Jon Ward, Yahoo’s Senior Political Correspondent, posted a shockingly well-written article regarding Senator Flake and the internal conflict within the GOP.
While there are some areas of the article where I take issue, much of it has the meat and substance Yahoo often times refuses to permit, choosing rather to delve into the sick and twisted world of pseudo-journalism.
The article offered a somewhat fair description of the political arena that now exists in DC. An arena where one side is able and willing to use whatever means necessary to achieve their ambitions, and another side refuses to do so, believing that their superficial demeanor, and their gentlemanly brand of governmental reserve, is adequate compensation for their political voting record.
Senator Flake is willing to believe that by showing outward restraint, the overwhelming stench of his voting practices and complicity in eroding our country’s most valuable asset—its culture—will be ignored.
Just as we are counseled through our nation’s Christian foundation teachings, “By their fruits ye shall know them”, we know the senator not for what he shows us in his outward appearance—rather, we know him for what he reveals to us in his inward practices.
In his speech on the senate floor, Senator Flake told President Trump that “Enough is enough.”
Why didn’t Senator Flake tell the previous president “Enough is enough”?
Instead, he not only remained silent, his actions spoke louder than any words could. Time and time again, he voted for the previous president’s disregard for our laws, our economic favor, and our cultural values.
Senator Flake directed much condemnation toward President Trump. Where was his righteous indignation when the previous president used racial terminology to divide us? Where was his outrage when the previous president welcomed some of our country’s most savage enemies into one of our most sacred edifices—the White House?
From inciters of cop-killers, Black Lives Matter, and the Muslim Brotherhood being invited to our White House, to offering amnesty to illegal aliens, making nice with Iran, and more than doubling our national debt—Senator Flake never offered such rebuke and condemnation toward the previous president. Instead, he was more than happy to remain with his political demeanor undamaged, even as our country was rotting and dying from within.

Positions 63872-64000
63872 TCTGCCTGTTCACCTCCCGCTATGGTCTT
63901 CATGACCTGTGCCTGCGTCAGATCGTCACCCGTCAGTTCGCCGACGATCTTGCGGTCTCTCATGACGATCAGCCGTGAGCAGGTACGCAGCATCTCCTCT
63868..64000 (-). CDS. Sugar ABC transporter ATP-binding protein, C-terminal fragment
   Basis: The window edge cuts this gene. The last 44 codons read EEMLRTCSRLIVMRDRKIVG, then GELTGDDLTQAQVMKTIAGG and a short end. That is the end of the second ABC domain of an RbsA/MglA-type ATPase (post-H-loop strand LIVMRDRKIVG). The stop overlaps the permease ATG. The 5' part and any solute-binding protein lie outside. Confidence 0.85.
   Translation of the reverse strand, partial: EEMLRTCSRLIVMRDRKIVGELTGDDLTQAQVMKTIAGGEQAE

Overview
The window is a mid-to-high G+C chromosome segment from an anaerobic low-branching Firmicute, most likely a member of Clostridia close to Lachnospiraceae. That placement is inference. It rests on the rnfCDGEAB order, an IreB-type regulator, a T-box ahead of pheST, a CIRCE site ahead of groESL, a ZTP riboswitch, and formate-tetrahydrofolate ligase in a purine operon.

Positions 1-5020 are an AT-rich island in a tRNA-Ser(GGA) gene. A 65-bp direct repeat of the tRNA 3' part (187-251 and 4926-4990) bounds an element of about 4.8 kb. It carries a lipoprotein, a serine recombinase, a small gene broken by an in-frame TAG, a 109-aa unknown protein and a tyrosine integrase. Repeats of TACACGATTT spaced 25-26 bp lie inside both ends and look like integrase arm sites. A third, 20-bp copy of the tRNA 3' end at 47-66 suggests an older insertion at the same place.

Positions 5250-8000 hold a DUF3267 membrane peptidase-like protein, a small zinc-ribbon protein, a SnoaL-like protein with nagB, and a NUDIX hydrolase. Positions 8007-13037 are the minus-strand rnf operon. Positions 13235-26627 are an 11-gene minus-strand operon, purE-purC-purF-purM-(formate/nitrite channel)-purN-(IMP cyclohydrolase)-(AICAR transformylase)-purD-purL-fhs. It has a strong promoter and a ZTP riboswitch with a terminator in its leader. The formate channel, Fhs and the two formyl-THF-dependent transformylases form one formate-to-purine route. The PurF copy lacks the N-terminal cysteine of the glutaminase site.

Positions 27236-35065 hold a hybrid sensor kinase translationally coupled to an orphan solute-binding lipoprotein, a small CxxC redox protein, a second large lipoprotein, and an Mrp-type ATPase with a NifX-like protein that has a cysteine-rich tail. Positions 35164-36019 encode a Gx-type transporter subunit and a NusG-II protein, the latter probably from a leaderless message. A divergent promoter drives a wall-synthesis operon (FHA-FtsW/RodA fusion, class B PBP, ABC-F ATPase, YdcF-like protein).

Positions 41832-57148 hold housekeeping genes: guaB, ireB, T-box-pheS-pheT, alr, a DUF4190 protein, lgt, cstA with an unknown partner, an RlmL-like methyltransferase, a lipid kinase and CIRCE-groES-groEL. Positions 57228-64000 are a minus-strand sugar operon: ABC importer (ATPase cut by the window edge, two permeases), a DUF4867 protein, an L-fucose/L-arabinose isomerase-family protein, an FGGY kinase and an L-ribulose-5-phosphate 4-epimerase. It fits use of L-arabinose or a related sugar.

Senator Flake asked, in his floor speech: Would Republicans meekly accept such behavior on display from dominant democrats?
I will answer the senator.
Look at your actions and voting record and the answer is unequivocally—yes.
Even as he leaves the bright lights of DC behind, Senator Flake attempted to provoke our conscience by warning us of the dangers of moral deterioration, as he sees it, while never bothering to reflect on the ultimate consequences his actions and voting record will have on our culture for generations to come.
He said that the great danger we are faced with is doing nothing about our president’s political mercurial behavior—as he defines mercurial—while he did nothing to stop or prevent the previous president from doing whatever he damn well pleased. All at the US Citizens’ expense.
In the end—the greatest danger is not in our outward appearances and observable conduct. While children are indeed watching us, and all of our actions are critical to influencing the betterment of our posterity, it is in our foundational engagements—the actions of politics and the practices of our atonements—where greater influence can take place.
What good has come of Senator Flake’s outward actions and gentlemanly—good-old-boy—political behavior?
As his senatorial decorum and gentlemanly façade has remained intact our country—our culture—has been eroded and willingly destroyed to maintain this misguided sense of “proper and nice” politics.
The democrats do not play by such—so-called—principled conduct.
Senator Flake—and other politicians like him—are the greatest danger to our Republic.
Senator Flake is like a skunk that calls others malodorous, while refusing to sniff the air in fear of recognizing his own odor reeks the foulest.
In the end, the measure and standard between Conservatism and Leftism is easy to define.
There has to come a time when all must make a stand and defend our country—our culture—above and beyond what their consciousness can see and define, and understand that there is no such thing as a humane war.
And that is what we are in—an ideological war.
What is at stake is everything, and who we are as a people.
Our future, our culture, our soul.
Publius: Libertas Aut Mors
Timid men prefer the calm of despotism to the tempestuous sea of liberty.
—President Thomas Jefferson